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Uploaded on Sep 13, 2011
When Android was used nearly exclusively for very small screens, the one-activity/one-screen UI worked very well. Users moved from screen to screen to access different parts of a program's interface, and the Activity class (Android's concept of a task) maintained a back stack enabling quick and intuitive traversal through the strictly tree-structured workflow. This changes completely, however, when the UI is spread over the surface of a larger tablet screen. Some parts of the screen will remain constant over longer durations than others. Some parts of the screen determine the contents of other parts. A card-stack metaphor simply won't cut it anymore. With Android 3.0 SDK (API 11), Honeycomb, Android's developers introduced Fragments, a new, complex and powerful tool to encourage great large-screen UIs with consistent feel and behavior. This talk will introduce Fragments, give a thorough example of their use, and describe some of the traps that lurk in their use.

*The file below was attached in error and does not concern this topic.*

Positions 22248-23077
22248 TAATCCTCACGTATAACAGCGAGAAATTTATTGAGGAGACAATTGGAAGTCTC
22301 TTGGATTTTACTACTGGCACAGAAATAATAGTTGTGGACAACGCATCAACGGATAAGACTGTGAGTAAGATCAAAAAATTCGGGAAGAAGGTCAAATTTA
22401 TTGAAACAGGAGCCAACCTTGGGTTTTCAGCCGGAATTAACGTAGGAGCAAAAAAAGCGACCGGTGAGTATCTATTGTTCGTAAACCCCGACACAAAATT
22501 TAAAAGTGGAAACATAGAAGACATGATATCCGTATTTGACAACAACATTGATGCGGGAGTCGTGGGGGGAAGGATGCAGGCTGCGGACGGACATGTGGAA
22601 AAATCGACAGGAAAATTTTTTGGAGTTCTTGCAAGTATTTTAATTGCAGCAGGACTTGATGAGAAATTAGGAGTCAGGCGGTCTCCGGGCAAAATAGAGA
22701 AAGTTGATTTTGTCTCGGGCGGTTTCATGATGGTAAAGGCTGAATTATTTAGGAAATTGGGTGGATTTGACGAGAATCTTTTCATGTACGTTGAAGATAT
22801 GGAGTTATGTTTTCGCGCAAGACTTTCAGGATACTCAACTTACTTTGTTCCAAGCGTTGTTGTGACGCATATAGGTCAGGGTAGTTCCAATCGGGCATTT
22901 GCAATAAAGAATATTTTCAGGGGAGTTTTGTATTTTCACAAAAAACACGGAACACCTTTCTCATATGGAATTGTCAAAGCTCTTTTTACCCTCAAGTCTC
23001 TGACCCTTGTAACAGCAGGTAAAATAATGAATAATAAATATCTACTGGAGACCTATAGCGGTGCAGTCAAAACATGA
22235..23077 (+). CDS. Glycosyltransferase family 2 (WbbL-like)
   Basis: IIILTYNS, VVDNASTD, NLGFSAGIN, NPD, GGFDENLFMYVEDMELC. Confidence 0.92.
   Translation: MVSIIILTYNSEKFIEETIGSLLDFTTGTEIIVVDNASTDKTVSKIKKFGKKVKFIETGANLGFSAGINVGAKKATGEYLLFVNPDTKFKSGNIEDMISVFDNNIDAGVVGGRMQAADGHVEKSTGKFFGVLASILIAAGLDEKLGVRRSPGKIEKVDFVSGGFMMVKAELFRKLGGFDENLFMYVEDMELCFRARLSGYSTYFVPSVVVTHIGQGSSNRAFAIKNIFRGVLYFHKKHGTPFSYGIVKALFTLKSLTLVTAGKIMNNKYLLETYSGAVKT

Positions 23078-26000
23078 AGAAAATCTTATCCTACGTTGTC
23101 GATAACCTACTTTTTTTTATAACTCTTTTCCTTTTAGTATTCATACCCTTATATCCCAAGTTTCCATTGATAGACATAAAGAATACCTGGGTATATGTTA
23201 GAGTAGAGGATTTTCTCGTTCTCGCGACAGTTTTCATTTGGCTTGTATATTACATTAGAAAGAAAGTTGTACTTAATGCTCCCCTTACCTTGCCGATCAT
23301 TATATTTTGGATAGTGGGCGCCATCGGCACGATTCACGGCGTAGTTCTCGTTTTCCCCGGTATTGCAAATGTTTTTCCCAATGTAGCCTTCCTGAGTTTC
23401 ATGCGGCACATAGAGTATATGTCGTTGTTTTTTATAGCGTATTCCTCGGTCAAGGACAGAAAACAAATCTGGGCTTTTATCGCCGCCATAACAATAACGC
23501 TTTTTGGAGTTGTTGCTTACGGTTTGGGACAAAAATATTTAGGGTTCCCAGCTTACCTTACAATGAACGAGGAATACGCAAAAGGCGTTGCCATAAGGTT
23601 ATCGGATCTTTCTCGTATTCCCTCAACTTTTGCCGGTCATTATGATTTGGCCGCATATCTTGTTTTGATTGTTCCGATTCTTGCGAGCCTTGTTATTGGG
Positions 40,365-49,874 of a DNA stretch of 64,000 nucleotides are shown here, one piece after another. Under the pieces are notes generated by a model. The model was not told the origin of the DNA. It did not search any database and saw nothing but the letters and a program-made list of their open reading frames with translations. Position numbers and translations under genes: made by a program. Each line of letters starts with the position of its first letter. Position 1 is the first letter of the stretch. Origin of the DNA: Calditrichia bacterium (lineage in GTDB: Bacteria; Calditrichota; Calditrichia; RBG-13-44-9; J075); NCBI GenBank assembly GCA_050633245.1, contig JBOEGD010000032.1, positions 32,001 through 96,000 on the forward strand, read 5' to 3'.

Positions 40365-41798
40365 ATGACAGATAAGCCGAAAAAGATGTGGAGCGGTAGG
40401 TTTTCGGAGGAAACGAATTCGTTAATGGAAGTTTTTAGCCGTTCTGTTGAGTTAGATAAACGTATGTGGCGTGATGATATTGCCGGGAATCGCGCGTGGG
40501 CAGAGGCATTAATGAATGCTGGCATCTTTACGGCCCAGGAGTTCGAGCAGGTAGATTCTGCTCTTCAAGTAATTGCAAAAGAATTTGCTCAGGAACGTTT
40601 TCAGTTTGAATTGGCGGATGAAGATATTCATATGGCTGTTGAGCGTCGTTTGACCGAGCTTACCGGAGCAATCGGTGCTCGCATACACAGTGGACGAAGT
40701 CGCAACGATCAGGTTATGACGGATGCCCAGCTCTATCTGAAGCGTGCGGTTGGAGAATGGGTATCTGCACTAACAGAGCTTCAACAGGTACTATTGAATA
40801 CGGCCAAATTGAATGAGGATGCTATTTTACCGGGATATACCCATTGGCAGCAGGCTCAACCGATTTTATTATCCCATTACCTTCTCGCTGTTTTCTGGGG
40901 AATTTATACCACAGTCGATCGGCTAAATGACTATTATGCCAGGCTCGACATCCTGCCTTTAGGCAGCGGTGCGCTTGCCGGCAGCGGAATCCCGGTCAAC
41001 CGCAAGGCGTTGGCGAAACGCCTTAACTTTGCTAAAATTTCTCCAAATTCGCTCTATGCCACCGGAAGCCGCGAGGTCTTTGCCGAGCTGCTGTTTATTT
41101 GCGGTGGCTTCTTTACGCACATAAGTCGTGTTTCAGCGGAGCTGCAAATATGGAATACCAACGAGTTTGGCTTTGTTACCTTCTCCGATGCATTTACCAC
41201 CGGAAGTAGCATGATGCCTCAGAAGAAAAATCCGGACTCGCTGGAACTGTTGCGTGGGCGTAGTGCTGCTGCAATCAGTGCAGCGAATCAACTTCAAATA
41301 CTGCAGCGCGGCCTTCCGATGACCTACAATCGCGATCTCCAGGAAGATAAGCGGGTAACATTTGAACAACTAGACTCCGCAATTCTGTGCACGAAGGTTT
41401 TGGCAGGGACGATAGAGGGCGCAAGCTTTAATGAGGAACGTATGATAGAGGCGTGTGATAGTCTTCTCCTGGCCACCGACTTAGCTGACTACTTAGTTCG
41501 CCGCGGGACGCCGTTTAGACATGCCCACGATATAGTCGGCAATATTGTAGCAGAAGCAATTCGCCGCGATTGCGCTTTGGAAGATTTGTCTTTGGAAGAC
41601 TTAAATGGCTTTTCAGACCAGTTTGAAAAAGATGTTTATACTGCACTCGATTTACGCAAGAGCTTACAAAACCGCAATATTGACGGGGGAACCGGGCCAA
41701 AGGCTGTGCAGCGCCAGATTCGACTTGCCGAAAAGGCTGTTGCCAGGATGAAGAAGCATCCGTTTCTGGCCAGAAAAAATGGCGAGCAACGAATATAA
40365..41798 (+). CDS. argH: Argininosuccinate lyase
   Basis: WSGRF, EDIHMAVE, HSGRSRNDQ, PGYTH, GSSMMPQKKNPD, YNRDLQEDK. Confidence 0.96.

About Blake Meike: Blake Meike is an engineer with more than 30 years of experience, much of it with Java. He has built systems as large as Amazon's massively scalable AutoScaling service and as small as a pre-Android OSS/Linux based Java-like platform for cell-phones. He is currently deep in Android.